Something to remember me by: three tales

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Viking, 1991 - Fiction - 222 pages
6 Reviews
Brings together three of Bellow's best works of short fiction--"Theft," "The Bellarosa Connection," and "Something to Remember Me By"--in an anthology that marks the peak of his artistic powers

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Review: Something To Remember Me By: Three Tales

User Review  - Manda - Goodreads

Yeah, the prose was beautiful, the language was poetic and the characters were lively and multi-faceted. I wanted to love this, but none of the stories really blew my skirt up. They were fine, really. Nothing spectacular though. Read full review

Review: Something To Remember Me By: Three Tales

User Review  - Liana Lau - Goodreads

5 stars for The Theft, 3 stars for The Bellarosa Connection & Something To Remember Me By. I am slightly irked by his needless references to Oriental characteristics (also seen in The Actual) and ... Read full review


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About the author (1991)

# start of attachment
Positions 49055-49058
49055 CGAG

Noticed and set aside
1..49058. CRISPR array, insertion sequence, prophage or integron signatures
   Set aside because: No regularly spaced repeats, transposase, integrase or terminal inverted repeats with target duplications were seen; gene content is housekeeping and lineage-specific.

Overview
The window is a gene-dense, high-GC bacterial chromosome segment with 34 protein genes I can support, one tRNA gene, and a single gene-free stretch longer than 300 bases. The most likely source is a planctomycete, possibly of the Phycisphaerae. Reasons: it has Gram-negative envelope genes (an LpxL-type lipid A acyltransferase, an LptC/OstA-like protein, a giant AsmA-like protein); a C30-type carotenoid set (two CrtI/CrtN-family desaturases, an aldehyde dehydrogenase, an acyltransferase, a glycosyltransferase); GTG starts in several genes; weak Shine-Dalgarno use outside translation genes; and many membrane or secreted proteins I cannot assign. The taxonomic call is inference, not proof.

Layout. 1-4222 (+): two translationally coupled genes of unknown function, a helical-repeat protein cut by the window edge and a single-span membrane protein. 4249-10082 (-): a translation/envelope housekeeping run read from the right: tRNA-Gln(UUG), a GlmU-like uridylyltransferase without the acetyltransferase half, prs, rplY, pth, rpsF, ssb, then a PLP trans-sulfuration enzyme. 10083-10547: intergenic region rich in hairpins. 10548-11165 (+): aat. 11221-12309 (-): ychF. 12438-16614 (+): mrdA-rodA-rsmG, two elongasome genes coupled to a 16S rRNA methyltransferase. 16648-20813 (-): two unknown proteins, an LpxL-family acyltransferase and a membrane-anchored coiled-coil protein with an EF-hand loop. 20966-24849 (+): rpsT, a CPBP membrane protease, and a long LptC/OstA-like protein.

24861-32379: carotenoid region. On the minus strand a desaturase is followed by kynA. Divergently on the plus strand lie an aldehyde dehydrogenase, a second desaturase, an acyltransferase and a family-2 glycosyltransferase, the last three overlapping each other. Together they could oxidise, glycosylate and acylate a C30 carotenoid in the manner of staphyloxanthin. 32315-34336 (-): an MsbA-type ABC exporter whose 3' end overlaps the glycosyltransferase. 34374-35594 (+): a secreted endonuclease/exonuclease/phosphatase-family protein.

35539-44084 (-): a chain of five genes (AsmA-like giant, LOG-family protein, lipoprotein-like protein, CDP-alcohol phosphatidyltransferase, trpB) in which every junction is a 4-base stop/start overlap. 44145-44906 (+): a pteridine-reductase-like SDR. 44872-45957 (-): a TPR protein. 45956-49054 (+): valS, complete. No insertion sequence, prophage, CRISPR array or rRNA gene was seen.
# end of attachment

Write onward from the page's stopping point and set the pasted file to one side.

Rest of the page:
Saul Bellow was born June 10th, 1915, in Lachine, Quebec, Canada, the son of Jewish immigrants from St. Petersburg, Russia. His family later moved to Chicago, the site of many of his future works. Bellow was the product of a diverse cultural heritage, and was educated in English, French, and Yiddish linguistics, although it is Yiddish that is thought to have been the greatest influence on his writing. Bellow studied anthropology and sociology at the University of Chicago and Northwestern University, and although he went on to pursue a doctorate at the University of Wisconsin, he eventually dropped out. He has taught at the University of Minnesota, Princeton University, the University of Chicago, New York University, and Boston University. Bellow is one of the most highly recognized and acclaimed Jewish American writers. He was awarded a Guggenheim Fellowship which enabled him to live in Paris while completing much of The Adventures of Augie March (1953). In addition to the 1975 Pulitzer Prize for Humboldt's Gift, Bellow won the 1976 Nobel Prize in Literature for his understanding and analysis of contemporary culture. He received three National Book Awards. Included among his works are Seize the Day (1956), Henderson the Rain King (1959), Herzog (1964), Mr. Sammler's Planet (1970), To Jerusalem and Back (1976), Him With His Foot in His Mouth and Other Stories (1984), More Die of Heartbreak (1987), and Something to Remember Me By (1990).

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